BOSTON (Reuters) - Foreign investment funds are moving at breakneck speed to retool their strategies in an attempt to profit from Chinese stock markets whipsawed by panic, paranoia and unprecedented government intervention.
The implosion in Chinese equity prices after a domestic, debt-fuelled buying binge has triggered a range of responses from foreign investors.
Those who remain bullish on China’s long-run economic prospects have switched more of their focus to the Hong Kong market because valuations are lower, it is better regulated, and less prone to the whims of officials in Beijing than the mainland markets in Shanghai and Shenzhen.
Funds that see the recent declines in the yuan, Chinese asset prices, and the nation’s exports as a harbinger of much more economic pain to come are responding with an array of maneuvers. Those include betting against the currencies of Asian trading partners, and shorting British banks HSBC Holdings Plc and Standard Chartered Plc, who both have big exposure to China.
Some are even buying U.S. mortgage-backed bonds on the expectation that rich Chinese will take money out of China and pour it into U.S. real estate as a safe haven.
The investors who are betting against China or have given up on it as an investment destination are in the minority, though.
Despite all the problems, the Chinese economy is still expected to grow at around 7 percent this year, based on official figures. That can’t be sniffed at given the downturns in many other major economies, such as Brazil, Russia and Canada, and only modest growth in the U.S. and Europe.
That doesn’t mean many believe it is safe to trade the mainland markets, where the Chinese authorities have cracked down on short selling, detained a journalist for spreading false information and re-routed pension money into equities.
“The recent volatility I think has cooled the ardor of some because they are realizing what an unusual instrument the Shanghai Stock Exchange is,” said William Kirby, a Harvard Business School professor who studies China and is involved with several funds that invest in the country, including as a director of the $248 million China Fund Inc.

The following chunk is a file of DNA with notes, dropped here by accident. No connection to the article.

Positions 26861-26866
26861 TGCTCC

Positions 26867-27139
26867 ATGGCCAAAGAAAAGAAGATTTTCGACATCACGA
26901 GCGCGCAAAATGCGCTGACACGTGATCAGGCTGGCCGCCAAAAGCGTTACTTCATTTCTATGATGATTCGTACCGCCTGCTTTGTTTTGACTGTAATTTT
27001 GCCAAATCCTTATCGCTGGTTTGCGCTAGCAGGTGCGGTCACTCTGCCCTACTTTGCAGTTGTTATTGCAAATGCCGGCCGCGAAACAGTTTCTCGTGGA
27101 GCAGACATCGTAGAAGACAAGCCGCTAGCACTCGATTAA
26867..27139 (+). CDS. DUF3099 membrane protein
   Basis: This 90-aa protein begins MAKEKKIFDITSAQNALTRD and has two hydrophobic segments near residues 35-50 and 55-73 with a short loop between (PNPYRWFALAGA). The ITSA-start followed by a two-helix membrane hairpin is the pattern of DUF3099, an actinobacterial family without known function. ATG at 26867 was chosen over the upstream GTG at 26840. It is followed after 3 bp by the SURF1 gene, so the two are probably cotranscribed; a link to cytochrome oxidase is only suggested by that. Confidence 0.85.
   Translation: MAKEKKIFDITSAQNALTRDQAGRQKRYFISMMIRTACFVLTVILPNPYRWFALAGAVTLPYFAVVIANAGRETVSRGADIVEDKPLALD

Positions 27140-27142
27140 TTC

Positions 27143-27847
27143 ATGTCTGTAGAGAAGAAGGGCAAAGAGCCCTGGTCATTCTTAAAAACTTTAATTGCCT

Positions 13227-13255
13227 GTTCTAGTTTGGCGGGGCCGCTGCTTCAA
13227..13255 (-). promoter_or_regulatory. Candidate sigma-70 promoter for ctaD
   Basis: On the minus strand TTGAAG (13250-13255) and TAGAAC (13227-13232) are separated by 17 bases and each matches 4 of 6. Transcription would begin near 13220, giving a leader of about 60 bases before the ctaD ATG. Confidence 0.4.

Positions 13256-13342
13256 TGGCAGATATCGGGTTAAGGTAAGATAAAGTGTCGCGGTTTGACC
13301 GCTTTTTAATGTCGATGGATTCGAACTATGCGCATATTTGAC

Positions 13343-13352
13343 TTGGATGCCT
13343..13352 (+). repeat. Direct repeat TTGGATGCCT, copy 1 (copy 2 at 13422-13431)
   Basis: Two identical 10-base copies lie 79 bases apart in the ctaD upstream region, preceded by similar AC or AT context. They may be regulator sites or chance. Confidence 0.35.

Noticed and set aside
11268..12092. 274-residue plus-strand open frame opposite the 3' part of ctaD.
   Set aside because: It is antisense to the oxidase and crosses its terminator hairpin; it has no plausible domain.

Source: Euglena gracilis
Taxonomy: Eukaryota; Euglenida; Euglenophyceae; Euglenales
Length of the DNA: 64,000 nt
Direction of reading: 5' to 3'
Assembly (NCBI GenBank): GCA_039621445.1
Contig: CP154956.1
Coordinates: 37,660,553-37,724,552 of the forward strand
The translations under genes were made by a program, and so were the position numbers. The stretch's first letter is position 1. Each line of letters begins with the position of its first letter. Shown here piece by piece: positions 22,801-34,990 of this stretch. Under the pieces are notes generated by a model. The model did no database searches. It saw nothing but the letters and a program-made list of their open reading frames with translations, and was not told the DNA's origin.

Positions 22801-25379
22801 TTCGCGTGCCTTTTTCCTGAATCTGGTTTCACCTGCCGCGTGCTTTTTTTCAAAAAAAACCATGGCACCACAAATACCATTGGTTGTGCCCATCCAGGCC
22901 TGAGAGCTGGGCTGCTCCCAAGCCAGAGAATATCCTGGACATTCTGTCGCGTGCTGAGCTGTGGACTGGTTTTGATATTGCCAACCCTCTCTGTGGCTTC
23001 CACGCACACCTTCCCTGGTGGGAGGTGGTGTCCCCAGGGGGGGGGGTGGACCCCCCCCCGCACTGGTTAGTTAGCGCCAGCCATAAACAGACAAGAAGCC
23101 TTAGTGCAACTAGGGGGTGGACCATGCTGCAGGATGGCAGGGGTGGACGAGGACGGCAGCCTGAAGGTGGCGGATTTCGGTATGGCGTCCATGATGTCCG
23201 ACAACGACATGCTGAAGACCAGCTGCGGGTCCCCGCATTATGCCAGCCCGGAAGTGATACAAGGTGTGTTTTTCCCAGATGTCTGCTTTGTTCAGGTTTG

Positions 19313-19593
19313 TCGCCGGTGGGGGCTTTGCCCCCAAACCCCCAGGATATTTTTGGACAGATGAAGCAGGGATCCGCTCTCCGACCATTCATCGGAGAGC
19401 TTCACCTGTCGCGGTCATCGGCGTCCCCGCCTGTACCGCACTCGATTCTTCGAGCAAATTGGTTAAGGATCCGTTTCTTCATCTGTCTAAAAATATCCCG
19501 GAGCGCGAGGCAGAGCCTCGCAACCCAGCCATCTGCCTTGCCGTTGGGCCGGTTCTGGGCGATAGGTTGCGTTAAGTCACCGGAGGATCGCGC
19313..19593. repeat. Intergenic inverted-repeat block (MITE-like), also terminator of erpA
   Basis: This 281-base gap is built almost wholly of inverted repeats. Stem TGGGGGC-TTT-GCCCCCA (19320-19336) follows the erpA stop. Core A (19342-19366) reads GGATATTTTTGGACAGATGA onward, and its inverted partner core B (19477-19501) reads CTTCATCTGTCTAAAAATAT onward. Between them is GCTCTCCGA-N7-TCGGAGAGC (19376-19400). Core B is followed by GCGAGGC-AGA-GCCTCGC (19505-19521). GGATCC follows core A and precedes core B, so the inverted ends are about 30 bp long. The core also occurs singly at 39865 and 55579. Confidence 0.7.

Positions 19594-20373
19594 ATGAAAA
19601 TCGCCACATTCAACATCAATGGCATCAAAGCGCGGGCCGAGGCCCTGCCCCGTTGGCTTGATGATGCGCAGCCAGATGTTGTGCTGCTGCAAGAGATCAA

“It appears this (Chinese) administration sees stock markets as instruments of state policy,” he said, adding that his comments reflected only his personal views.
The safer alternative is seen as Hong Kong. The Hang Seng Index, the mainstream index for the territory’s market, has dropped 24.3 percent over the past three months, compared to a 36 percent slide for the Shanghai SE Composite Index and a 45 percent fall in the Shenzhen SE A Share Index.
BlackRock Inc, the world’s largest asset manager, is snapping up shares of Chinese companies listed on the Hong Kong exchange after the recent declines, said Jeff Shen, head of emerging markets for BlackRock. “We think it’s a value play.”
Bobby Bao, who runs the $1.3 billion China Region Fund for Boston-based Fidelity Investments, is still hunting for value in the mainland markets, though only in certain high-growth sectors. He is particularly interested in investments that will capitalise on China’s demand for personal concierge services, ranging from make-up application at home to car washing and in-house catering.